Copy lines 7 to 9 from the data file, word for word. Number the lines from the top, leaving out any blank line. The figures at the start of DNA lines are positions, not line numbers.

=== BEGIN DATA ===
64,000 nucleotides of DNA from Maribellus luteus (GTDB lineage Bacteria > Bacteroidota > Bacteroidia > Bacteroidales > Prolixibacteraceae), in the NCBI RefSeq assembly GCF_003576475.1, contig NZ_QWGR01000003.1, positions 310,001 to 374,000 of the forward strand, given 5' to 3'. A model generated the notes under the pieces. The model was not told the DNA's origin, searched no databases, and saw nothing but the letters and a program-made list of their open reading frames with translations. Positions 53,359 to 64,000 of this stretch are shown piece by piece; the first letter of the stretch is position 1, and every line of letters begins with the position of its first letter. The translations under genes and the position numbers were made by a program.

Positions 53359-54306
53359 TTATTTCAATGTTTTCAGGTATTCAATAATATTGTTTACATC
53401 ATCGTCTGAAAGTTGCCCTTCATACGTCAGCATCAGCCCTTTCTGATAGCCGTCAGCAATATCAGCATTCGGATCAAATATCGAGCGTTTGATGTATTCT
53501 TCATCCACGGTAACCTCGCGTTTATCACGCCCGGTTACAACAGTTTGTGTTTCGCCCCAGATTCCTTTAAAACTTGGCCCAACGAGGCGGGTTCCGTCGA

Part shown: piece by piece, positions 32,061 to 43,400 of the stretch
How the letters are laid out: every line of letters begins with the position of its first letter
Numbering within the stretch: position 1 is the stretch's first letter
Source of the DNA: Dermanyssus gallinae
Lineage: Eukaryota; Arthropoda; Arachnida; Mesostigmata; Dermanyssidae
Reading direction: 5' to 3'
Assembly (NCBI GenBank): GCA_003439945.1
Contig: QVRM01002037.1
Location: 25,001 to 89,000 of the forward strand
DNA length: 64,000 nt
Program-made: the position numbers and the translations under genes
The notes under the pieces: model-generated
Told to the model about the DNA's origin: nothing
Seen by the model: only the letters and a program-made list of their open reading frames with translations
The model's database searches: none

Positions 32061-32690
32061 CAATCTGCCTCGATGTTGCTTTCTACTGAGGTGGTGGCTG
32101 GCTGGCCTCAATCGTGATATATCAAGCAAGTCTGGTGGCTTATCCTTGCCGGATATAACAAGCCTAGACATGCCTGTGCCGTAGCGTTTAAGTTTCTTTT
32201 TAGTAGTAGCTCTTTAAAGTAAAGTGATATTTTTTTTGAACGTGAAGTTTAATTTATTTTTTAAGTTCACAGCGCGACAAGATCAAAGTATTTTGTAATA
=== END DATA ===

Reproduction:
How the letters are laid out: every line of letters begins with the position of its first letter
Numbering within the stretch: position 1 is the stretch's first letter
Source of the DNA: Dermanyssus gallinae